In 2014, the voters of California approved Proposition 47 which reduced a number of felonies to misdemeanors. As long as the total value of the stolen property is under $950, shoplifting, grand theft, receiving stolen property, forgery, fraud, and writing bad checks are no longer classified as felonies. A thief may now steal anything under $950 every day and his crimes will never rise to the level of a felony.
California Democrats and the ACLU touted Prop. 47 as a means of using the funds saved by reducing the prison population for the police to go after violent and serious offenders, and for school programs, victim services, and mental-health and drug treatment. Those behind Prop. 47 even mislead the public by titling it the “Safe Neighborhoods and Schools Act.”
California law enforcement officials are blaming Proposition 47 for a significant rise in property crimes. San Francisco, the mecca of uber-leftism, has become the nation’s leader in burglary, car break-ins, thefts and shoplifting since Prop. 47 went into effect.
There have been proposals to pass a law similar to Prop. 47 in the Texas legislature. The Democrats, with the help of Republicans, succeeded in reducing car break-ins from a felony to a misdemeanor. A former investigator with the Galveston County Auto Theft Task Force tells me the reduction to a misdemeanor has led to a huge increase in car break-ins.
The move to reduce property crime felonies to misdemeanors is spreading across the country. Rachael Rollins, Boston’s district attorney, has pledged not to prosecute 15 crimes, among them trespassing, shoplifting, thefts under $250, and receiving stolen property. But she went further than that by including charges of drug possession with intent to distribute. And worst of all, she refuses to prosecute resisting arrest charges where that was the sole charge and resisting arrest charges when the arrest was made for any of the 15 crimes on her list.
Dallas district attorney John Creuzot has ‘decriminalized poverty’ by refusing to prosecute theft of personal items worth less than $750 and other misdemeanors that he believes often stem from poverty.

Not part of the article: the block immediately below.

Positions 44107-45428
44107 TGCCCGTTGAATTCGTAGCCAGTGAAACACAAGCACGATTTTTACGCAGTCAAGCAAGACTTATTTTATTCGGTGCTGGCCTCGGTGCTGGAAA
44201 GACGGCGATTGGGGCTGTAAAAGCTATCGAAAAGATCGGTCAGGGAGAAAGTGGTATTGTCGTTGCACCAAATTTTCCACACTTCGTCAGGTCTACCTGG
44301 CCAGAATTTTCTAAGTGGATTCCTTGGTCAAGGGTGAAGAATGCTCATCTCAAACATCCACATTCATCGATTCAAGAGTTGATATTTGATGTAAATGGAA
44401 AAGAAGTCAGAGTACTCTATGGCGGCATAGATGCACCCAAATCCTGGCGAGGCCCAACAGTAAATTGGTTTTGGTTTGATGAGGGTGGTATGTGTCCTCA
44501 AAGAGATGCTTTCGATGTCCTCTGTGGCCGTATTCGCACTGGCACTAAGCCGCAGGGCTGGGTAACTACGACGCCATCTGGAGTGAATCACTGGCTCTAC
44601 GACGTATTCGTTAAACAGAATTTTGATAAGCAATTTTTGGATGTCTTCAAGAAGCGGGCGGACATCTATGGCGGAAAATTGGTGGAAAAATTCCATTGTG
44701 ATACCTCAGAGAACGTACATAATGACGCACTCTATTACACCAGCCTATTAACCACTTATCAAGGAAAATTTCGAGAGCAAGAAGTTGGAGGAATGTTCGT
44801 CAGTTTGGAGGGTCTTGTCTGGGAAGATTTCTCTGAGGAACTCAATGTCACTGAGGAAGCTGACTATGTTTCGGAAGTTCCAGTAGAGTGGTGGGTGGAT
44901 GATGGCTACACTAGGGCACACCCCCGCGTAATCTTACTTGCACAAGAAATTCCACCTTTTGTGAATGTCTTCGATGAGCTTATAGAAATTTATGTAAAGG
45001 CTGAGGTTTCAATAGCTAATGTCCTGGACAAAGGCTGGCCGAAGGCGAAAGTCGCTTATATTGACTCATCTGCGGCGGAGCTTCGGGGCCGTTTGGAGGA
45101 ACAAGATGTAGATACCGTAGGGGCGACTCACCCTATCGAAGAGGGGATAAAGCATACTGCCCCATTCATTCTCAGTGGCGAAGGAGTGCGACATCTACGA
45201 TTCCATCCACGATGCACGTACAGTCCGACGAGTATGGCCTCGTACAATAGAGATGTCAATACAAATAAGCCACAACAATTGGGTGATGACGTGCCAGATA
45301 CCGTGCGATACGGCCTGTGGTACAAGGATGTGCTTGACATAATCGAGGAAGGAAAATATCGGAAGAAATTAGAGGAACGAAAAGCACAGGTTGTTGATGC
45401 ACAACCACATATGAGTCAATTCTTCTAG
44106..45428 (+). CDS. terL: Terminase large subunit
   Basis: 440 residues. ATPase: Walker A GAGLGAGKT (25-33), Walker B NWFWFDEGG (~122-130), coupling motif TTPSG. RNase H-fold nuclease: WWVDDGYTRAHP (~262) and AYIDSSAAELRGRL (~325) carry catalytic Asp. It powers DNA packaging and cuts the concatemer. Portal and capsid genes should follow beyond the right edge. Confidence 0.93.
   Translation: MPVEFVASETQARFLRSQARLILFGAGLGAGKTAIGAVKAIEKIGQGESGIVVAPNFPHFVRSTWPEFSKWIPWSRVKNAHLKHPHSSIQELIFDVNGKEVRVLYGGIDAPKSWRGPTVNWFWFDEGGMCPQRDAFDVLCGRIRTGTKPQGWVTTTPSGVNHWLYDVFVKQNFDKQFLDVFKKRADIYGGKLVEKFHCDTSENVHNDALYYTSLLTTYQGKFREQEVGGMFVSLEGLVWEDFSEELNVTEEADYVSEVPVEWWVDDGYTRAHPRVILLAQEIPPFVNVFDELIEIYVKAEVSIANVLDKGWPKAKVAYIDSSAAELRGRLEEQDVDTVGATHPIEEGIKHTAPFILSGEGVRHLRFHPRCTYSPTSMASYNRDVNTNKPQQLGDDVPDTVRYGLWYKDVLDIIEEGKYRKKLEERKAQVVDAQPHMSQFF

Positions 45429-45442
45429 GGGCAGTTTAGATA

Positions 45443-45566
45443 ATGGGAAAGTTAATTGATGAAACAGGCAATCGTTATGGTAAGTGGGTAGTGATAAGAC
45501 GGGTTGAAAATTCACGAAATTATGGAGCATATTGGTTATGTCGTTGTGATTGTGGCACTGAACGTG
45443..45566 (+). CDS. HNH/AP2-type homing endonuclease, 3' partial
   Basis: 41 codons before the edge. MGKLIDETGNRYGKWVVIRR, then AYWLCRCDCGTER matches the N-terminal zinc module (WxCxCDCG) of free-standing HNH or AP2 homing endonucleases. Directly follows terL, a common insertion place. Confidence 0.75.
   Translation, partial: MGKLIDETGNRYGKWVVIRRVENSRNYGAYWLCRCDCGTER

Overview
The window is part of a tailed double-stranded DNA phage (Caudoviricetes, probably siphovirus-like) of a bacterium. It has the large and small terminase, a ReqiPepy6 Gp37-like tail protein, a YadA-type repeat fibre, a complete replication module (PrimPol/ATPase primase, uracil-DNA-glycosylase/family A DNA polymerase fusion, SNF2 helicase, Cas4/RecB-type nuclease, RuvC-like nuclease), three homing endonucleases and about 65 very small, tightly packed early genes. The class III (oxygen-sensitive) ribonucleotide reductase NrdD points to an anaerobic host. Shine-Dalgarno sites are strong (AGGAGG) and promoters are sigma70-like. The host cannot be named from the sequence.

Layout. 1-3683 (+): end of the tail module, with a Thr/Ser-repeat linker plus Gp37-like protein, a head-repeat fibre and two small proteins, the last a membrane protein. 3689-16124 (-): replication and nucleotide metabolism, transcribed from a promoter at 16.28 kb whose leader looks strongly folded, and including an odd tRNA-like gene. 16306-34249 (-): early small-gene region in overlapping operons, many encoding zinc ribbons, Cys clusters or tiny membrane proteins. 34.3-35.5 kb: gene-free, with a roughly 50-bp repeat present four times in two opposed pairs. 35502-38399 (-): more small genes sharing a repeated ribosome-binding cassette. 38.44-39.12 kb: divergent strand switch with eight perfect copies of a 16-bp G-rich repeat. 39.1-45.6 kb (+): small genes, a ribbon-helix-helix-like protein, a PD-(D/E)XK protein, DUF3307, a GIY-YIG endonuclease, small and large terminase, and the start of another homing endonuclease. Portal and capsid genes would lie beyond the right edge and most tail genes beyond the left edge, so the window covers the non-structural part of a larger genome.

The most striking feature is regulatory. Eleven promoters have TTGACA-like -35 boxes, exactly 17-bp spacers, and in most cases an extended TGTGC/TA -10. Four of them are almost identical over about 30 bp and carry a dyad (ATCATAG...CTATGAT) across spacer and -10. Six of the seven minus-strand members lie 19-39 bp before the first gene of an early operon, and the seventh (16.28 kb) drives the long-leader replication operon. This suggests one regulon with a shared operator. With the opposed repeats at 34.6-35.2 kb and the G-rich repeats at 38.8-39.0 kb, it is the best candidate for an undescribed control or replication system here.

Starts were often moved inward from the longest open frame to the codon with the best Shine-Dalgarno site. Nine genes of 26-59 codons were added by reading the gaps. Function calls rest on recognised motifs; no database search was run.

San Antonio’s DA Joe Gonzales has gotten the Sheriff and police chiefs in Bexar County to agree with his ‘cite and release’ policy in which arrests are not made for marijuana possession, misdemeanor theft, driving with an invalid license, and criminal mischief. Additionally Gonzales will not prosecute when the possession of Schedule 1 drugs is less than 0.25 grams. Schedule 1 drugs include heroin and Ecstasy.
To her credit, liberal Harris County DA Kim Ogg has not up to now gone along with the move to decriminalize low-level crimes.
The soft-on-crime wolves in Texas have already reduced car break-ins to misdemeanors. Harris County Republicans and the state Republican Party must be ever on guard to keep those wolves from getting their paws any further in the door, lest Texas becomes just one more San Francisco.
Liberals may refer to them as low-level crimes, but don’t tell that to the victims of these criminals. I remember a liberal professor at College of the Mainland who ranted against how unjust the criminal justice system was. That is until a thief stole his VW bug out of the college parking lot. Then he screamed to high heaven that the thief of his car should be hanged … and he meant it.
I have coined the following phrase: One Low-Level Criminal In Jail Is One Less Criminal On The Streets. That’s something the crime victims of San Francisco would most likely and wholeheartedly agree with.
And finally, here is a lesson from Criminology 101: Today’s low-level, non-violent criminal may be tomorrow’s murderous criminal. That serial hot check writer you try to stop may whip out a pistol instead of a pen, and shoot you dead.